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Food & Beverage

Do Loyalty Programs Work For Quick Service Restaurants?

Posted on March 11, 2019

Only a few short years ago, loyalty programs were billed as the be-all and end-all solution for the quick service restaurant industry’s woes. When they didn’t deliver instant results, a lot of restaurant owners and managers wrote off the whole loyalty project as a bust. In reality, most QSRs will benefit from a customer retention program, but only when it’s well suited for their business model and customer base.

As Deloitte puts it, restaurants should “understand what type of loyalty makes the most sense for them to pursue and cultivate.” That involves knowing your core group of customers top to bottom, and probing what makes that community unique. Based on that knowledge, you can come up with a program that meets your customer base where they are.

the inside of a fast food restaurant

A quick serve restaurant loyalty program can do a lot, but there are issues even the best program can’t resolve on its own. Your stamp card promo won’t paper over more serious customer retention deficiencies, such as inconsistent product quality or rude customer service. A POS integration can’t make an unprofitable dish profitable, and it won’t magically deliver new customers where they don’t already exist.

How do you get started?

Here are some important factors that can determine the success of your loyalty program:

Profit margin


Loyalty promotions will fail if the discounts and offers provided mean the business will lose money every time the program reward is given. Surprisingly enough, this fundamental mistake is pretty common among QSRs.

In some instances, a manager drops the price of a special item below cost with the expectation that customers will buy other items to cover it. In others, they give a free reward or discount that outpaces the profit generated by that customer’s previous loyalty.

Even if the margin is razor thin, your giveaway should remain profitable (or, at minimum, break even). In order to maintain that margin, you need a loyalty program that is self sufficient — one that can deliver ROI while keeping operational costs down.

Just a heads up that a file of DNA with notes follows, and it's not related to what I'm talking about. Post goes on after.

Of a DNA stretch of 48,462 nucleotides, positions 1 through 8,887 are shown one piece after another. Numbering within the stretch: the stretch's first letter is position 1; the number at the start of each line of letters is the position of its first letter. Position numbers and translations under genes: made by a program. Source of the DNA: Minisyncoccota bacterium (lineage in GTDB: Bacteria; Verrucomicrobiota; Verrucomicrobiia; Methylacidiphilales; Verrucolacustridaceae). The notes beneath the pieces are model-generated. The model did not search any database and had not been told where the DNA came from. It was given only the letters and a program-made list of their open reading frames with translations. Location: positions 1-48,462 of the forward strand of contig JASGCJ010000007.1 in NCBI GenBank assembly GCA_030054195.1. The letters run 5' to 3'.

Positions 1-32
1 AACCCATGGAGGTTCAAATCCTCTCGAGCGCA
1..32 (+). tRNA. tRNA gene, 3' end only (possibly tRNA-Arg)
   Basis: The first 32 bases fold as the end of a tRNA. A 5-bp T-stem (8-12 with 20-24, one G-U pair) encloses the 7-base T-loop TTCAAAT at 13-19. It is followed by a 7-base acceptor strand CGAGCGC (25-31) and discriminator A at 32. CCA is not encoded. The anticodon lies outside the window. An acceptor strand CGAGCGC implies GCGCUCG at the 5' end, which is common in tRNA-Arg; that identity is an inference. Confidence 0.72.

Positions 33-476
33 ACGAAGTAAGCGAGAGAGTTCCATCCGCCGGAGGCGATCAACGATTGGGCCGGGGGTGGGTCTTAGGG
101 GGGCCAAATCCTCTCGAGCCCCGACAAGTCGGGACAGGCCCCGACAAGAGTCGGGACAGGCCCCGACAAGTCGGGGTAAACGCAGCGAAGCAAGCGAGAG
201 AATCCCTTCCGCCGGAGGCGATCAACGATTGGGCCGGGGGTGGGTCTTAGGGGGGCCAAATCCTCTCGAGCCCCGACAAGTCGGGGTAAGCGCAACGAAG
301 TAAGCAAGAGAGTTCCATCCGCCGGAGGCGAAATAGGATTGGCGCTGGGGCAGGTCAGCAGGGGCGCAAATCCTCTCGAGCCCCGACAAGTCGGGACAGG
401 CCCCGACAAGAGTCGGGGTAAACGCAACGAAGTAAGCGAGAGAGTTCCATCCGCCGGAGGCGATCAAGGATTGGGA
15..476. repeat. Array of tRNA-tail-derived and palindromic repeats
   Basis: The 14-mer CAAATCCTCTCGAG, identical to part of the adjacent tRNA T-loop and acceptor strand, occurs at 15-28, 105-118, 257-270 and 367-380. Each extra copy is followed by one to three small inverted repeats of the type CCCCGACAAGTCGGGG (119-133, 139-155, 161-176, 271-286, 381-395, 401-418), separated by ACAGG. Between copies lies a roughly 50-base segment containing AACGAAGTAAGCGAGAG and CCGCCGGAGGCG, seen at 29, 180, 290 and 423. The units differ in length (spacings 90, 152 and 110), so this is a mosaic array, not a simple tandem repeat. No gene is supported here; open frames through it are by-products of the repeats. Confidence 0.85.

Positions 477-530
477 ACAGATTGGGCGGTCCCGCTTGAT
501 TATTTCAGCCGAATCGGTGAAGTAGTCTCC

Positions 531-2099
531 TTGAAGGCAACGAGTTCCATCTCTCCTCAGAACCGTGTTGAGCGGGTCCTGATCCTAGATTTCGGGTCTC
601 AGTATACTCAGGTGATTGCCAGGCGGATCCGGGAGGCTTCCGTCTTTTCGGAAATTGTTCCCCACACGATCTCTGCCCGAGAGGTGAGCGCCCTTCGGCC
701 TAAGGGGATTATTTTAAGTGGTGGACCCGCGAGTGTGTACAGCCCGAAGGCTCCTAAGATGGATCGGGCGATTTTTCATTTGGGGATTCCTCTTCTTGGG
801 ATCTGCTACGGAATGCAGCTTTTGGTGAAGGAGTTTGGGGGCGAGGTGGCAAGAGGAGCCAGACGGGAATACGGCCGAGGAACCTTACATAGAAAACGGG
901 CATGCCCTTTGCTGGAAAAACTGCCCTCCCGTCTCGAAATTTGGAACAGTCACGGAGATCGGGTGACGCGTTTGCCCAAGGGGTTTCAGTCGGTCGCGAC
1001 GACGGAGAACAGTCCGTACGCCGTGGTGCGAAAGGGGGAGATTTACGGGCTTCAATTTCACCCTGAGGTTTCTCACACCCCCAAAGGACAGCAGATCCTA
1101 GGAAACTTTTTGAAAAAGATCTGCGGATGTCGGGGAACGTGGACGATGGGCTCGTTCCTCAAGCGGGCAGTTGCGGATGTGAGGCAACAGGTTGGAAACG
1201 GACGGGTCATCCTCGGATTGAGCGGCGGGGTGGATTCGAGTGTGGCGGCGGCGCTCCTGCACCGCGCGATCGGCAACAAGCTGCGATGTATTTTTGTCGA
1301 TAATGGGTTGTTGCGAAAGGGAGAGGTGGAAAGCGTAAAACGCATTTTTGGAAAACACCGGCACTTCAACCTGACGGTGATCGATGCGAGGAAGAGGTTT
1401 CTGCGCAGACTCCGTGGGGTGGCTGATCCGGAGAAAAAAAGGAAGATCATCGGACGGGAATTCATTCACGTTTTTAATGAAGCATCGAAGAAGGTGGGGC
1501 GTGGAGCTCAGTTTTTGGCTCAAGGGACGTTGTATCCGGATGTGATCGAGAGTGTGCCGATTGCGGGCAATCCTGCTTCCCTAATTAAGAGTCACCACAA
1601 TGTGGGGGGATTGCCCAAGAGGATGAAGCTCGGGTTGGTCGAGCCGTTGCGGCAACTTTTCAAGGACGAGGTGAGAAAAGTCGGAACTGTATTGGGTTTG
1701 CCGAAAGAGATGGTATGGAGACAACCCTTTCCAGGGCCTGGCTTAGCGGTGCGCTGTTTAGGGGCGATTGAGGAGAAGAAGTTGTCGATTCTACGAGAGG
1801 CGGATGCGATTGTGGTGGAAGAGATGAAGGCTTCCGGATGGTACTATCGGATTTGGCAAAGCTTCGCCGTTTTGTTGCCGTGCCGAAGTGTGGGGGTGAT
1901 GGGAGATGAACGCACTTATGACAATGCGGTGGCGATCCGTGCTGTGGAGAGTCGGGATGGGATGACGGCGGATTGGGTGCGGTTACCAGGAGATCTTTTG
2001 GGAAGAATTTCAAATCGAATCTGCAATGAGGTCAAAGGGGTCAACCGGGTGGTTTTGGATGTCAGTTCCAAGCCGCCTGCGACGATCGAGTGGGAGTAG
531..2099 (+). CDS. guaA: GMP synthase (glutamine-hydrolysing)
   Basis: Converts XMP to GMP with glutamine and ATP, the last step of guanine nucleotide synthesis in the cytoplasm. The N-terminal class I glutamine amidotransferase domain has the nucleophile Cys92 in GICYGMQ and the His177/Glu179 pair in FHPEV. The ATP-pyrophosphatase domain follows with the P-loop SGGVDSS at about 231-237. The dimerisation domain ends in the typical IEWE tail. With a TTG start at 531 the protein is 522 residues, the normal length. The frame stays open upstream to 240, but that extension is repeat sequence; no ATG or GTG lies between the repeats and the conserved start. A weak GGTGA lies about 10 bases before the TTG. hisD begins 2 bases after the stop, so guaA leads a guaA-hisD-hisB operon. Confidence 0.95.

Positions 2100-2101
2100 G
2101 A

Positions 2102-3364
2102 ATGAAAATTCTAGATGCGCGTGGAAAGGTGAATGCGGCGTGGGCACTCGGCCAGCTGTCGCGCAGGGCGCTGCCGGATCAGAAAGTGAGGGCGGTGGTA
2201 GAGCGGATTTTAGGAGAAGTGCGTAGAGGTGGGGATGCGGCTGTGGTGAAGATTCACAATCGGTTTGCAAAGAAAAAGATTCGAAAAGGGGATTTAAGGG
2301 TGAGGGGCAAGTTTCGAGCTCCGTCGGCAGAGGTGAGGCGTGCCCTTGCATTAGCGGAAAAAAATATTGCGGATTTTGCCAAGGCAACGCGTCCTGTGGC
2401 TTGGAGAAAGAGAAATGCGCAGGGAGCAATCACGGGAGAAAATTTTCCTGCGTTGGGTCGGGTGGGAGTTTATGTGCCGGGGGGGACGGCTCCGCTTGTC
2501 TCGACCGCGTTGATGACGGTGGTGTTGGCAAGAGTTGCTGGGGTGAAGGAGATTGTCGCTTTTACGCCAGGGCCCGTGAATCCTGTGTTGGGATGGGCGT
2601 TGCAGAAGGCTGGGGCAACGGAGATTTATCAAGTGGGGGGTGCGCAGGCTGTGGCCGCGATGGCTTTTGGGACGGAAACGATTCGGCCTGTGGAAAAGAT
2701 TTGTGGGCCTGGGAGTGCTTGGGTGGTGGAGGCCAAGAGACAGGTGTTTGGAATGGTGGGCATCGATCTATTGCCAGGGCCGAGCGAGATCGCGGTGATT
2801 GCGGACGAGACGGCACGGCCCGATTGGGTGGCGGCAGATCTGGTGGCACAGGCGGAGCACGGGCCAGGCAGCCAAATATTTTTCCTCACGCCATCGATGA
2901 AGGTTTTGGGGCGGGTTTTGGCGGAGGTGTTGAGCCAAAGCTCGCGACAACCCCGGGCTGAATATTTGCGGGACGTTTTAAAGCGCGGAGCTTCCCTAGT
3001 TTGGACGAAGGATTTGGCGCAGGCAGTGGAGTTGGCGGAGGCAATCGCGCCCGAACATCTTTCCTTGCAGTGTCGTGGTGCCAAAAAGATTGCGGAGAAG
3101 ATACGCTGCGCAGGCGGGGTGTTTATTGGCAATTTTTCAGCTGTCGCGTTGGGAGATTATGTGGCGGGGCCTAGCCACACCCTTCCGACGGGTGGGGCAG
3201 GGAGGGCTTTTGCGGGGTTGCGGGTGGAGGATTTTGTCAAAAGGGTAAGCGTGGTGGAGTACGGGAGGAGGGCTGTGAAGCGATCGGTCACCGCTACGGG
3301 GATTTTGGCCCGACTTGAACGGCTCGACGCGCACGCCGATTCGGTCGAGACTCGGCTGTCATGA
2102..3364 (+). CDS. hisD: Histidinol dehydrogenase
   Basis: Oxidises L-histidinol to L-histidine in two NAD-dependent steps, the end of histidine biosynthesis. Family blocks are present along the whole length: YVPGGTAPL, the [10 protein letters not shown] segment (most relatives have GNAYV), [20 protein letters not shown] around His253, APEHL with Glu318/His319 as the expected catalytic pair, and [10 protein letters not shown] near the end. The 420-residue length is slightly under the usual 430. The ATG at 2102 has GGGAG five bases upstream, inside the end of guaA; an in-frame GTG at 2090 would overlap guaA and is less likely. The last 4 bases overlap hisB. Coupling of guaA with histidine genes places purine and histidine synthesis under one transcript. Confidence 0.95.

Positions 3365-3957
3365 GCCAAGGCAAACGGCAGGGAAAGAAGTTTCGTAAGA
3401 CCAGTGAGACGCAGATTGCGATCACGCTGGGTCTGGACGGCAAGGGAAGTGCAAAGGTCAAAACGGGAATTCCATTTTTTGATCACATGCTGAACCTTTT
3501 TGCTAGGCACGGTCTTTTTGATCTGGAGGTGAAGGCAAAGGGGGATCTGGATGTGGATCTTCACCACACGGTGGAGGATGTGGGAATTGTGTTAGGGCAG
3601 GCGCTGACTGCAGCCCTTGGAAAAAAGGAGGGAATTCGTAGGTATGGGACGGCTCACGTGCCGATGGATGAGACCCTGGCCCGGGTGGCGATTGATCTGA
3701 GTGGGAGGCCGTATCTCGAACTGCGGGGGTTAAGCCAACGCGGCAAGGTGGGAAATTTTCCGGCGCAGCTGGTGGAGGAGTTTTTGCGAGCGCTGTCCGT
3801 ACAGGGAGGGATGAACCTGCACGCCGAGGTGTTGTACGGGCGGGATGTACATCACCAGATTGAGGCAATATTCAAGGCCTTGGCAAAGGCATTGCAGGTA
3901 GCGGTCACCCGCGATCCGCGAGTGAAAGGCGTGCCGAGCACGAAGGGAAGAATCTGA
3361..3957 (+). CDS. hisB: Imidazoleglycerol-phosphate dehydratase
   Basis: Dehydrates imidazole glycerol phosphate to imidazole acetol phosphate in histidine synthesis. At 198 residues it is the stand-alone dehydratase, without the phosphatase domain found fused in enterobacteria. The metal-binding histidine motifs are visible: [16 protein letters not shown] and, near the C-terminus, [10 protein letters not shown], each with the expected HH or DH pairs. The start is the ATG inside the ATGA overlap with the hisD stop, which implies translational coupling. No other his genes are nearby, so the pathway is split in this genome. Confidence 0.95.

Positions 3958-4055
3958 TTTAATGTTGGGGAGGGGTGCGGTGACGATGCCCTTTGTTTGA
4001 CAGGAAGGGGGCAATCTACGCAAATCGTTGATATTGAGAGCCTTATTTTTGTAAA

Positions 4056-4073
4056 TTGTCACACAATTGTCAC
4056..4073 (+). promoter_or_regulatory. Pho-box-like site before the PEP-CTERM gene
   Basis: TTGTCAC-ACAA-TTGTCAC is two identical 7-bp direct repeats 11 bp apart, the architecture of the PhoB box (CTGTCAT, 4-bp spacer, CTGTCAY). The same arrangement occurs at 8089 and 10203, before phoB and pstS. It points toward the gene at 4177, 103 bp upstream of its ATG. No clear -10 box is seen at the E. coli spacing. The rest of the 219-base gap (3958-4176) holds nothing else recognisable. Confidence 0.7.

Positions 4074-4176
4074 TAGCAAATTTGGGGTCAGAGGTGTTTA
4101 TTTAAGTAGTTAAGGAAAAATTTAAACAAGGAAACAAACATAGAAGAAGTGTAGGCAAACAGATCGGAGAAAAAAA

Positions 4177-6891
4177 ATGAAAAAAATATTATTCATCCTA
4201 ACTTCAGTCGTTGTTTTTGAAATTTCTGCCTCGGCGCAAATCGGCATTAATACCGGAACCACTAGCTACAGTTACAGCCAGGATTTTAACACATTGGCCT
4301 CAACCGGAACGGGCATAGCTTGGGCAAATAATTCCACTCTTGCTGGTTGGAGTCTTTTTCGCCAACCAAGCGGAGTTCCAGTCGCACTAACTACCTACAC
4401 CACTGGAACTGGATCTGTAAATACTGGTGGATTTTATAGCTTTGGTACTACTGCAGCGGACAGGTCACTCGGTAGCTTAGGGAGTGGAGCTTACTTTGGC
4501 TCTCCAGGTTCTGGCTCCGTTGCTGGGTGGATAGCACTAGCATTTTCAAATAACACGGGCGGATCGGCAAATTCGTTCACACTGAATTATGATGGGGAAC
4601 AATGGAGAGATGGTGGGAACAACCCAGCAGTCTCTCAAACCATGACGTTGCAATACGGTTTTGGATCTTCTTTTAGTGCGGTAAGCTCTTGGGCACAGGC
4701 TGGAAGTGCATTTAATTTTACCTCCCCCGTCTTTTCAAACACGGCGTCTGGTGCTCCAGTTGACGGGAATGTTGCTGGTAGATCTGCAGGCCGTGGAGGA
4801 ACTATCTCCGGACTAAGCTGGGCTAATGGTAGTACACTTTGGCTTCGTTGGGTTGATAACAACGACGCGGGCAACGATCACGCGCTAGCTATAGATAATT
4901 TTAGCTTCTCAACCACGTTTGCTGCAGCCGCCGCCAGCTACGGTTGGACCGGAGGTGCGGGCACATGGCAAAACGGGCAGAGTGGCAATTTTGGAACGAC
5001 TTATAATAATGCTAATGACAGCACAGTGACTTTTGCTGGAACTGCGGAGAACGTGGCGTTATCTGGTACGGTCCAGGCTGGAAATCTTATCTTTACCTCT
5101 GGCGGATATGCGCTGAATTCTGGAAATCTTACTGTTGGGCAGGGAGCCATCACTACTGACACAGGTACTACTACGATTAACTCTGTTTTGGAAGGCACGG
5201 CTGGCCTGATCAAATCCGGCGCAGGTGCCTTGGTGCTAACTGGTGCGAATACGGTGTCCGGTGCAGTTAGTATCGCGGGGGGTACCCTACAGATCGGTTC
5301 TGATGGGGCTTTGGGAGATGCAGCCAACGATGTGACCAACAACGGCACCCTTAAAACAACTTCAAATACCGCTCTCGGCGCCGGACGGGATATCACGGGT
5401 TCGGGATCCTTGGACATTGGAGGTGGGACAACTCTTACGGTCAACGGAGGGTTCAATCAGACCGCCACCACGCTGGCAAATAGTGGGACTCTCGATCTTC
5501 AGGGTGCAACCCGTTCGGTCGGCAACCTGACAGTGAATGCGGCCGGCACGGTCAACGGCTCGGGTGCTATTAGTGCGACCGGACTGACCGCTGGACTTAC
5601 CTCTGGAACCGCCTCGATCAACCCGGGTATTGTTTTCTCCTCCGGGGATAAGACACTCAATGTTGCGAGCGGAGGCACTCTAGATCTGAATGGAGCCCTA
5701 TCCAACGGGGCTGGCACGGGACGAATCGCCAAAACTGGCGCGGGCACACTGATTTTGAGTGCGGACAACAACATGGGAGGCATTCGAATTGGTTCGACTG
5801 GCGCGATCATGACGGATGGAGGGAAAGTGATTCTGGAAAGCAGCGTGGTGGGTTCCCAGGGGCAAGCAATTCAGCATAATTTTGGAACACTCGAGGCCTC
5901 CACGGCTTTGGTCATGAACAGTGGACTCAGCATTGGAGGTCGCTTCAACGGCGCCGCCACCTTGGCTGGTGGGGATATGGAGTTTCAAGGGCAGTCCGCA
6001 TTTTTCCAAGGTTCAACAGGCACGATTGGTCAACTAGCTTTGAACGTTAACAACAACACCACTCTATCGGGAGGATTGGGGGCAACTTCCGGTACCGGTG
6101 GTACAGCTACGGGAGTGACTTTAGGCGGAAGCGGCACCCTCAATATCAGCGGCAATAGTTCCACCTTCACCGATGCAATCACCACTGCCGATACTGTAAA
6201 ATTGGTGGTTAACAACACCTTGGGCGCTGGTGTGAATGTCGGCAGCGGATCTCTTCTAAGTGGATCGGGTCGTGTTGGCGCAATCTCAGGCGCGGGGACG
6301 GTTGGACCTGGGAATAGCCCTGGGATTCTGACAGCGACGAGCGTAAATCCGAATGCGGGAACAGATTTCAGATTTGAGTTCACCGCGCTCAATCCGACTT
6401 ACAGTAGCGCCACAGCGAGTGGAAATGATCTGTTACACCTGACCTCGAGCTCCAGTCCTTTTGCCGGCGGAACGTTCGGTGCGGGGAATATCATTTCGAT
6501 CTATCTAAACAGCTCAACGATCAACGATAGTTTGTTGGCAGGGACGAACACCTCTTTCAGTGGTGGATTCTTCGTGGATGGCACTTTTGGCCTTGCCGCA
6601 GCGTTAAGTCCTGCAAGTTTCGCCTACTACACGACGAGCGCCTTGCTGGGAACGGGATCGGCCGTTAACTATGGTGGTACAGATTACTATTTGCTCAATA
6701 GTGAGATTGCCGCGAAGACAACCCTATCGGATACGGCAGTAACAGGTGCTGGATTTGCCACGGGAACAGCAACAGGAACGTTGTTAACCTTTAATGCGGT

Quality of offer


A bad discount can be worse than no discount at all. By offering a loyalty reward that comes across as stingy or ungrateful, restaurateurs run the risk of insulting their fanbase.

Customer expectations vary from depending on the buyer community. Some customers will be excited by a 5% discount or a free gift that amounts to almost nothing. Many others will see that as an insult. Before you launch a loyalty promo, it’s important to understand your core audience, their tastes and values, and their buying tendencies.



The more user-friendly and straightforward a loyalty program is, the better. QSRs are all about speed and simplicity. The more steps you add to ordering and payment, the less interested your customer will be in participating.

Loyalty programs that require a PhD to understand are big turn-offs for QSR customers. The difference between filling out a membership application or downloading an app versus tapping a phone number into a register-side kiosk is enormous when it comes to driving participation.



User experience is something that can’t be easily quantified. However, it’s vital to the success of your loyalty program. A lot of restaurants will hire a developer who has little experience in UX to build their app. The result? Frustrated users who’d rather skip a discount than deal with the promo.

You want to create a seamless customer flow that won’t sabotage great deals you’re offering. Going with a company that has extensive UX and UI experience like Spendgo can make all the difference.

Data collection


Data generation is where digital loyalty programs stand out from more traditional stamp card systems. Big chain restaurants use apps and gift cards to generate massive amounts of buyer data, which they in turn use to tune up their promos.

Thankfully for indie QSRs and smaller chains, simple POS integration can track and document buying trends on a much smaller budget.

Loyalty programs can be very effective retention tools. However, other factors will impact the success of your promotion. A discount or free beverage won’t matter if your service and product are subpar. Similarly, a loyalty software interface that slows down lines and creates frustration won’t drive retention — in many cases, it’ll do the opposite. Finding the right loyalty promotion for your customer base takes time, but the rewards make it worthwhile.

How worthwhile? We compared customer retention costs to investment for new customer acquisition. Download our new whitepaper now.Whitepaper preview